Relay crash dashes SA runners' Olympic hopes

A disappointed Oscar Pistorius leaves the track after the SA 4x400m relay team crashed out of their heat. (AFP)

A disappointed Oscar Pistorius leaves the track after the SA 4x400m relay team crashed out of their heat. (AFP)

South Africa's relay team never made it to the third section of the 4x400 in the opening heat after Ofentse Mogawane crashed, leaving Pistorius waiting with his hand outstretched for a baton that never came.

When he realised his Olympics were over, Pistorius raised his hands to his head, and waved his arms down in frustration. Since the South Africans had already won silver at the world championships last year, the "Blade Runner" knew his team had a good chance of mounting the Olympic medal podium after Friday's final.

Mogawane and Kenya's Vincent Kiilu tangled heading into the home straight of the second leg of the relay and the South African runner crashed, holding his shoulder with pain.

Pistorius still held his hand out for several seconds, seemingly unclear about what happened, until it slowly dawned on him he would no longer run.

Together with anchor runner Willem De Beer, he tried to walk over to his injured teammate but track officials held them back. Pistorius was left to applaud Trinidad and Tobago, which won the heat, ahead of Britain.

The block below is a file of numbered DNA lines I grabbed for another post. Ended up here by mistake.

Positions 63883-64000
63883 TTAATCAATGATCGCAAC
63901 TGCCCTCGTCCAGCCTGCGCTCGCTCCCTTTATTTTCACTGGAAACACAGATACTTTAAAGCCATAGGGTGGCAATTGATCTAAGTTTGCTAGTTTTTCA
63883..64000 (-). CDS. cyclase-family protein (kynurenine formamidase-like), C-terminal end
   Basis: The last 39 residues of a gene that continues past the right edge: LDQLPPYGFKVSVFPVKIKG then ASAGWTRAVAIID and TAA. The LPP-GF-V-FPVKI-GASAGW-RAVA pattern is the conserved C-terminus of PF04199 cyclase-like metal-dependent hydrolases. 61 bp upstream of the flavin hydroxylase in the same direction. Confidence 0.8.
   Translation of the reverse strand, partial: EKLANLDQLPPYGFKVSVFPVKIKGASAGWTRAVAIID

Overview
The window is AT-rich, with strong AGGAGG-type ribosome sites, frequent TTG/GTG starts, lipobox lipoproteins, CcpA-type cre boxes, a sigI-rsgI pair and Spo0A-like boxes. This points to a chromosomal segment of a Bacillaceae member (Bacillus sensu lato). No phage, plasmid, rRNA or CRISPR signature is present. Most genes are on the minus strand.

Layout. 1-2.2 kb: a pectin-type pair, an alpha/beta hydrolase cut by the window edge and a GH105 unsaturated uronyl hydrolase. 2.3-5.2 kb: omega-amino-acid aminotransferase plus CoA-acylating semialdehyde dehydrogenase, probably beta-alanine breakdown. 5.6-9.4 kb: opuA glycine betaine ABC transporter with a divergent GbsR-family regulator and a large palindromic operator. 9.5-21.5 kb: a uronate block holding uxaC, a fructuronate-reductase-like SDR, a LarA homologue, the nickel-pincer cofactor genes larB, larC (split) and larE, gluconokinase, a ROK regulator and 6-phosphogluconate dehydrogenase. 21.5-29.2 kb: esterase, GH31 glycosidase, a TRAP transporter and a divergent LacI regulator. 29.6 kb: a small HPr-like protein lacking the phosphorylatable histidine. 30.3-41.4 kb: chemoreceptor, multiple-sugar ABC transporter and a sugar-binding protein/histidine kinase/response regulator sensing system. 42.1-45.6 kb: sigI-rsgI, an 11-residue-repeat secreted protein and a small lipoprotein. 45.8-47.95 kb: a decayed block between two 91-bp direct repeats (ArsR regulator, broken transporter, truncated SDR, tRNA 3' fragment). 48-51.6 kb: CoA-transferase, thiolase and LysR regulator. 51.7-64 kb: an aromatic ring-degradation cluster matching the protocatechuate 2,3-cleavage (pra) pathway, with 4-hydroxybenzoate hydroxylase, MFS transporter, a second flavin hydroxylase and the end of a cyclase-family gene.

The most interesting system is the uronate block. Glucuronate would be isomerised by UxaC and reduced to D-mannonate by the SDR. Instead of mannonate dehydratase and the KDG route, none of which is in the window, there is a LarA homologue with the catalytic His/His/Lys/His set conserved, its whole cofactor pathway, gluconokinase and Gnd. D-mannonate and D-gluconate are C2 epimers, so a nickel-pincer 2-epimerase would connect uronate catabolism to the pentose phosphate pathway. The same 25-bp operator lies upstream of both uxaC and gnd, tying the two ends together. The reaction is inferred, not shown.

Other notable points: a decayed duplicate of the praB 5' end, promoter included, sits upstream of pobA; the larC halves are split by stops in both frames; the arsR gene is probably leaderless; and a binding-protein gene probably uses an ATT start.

"It's very disappointing, especially coming off second place in the world championships last year," said Pistorius, who runs on specially constructed carbon fibre blades.

"We're pretty gutted.
We've been training as a group for the last five or six years."

Pistorius, who was followed here by his 89 year-old grandmother, who cared for him and his brother and sister after their mother died 10 years ago, said he hadn't seen what had taken place.

"I took my eyes off the screen when he rounded the bend so I didn't see what happened. I was just waiting for the baton," said Pistorius, who will return here for the Paralympics later this month.

"I don't know if he got spiked or caught up. He's a phenomenal athlete.

"I feel sorry for my team-mates. Things do happen in relays."

He admitted, however, that it was tough to see his adventure end in such an anti-climactic manner.

"It's so hard, especially with the crowd being so amazing and there being so much support back home," he said.

Pistorius (25) who had only learned on the eve of the relay he would be running in his preferred third leg spot, made history last Saturday when he made his Olympics debut in the individual 400m.

The South African, who had both his legs amputated below the knee before he was one, because of a congenital condition, had fought a long battle to be allowed to compete.

Pistorius competed in the Athens 2004 and Beijing 2008 Paralympics.

He was given the green light for the Olympics following studies that found his prosthetics give him no advantage over his able-bodied rivals. – Sapa-AP

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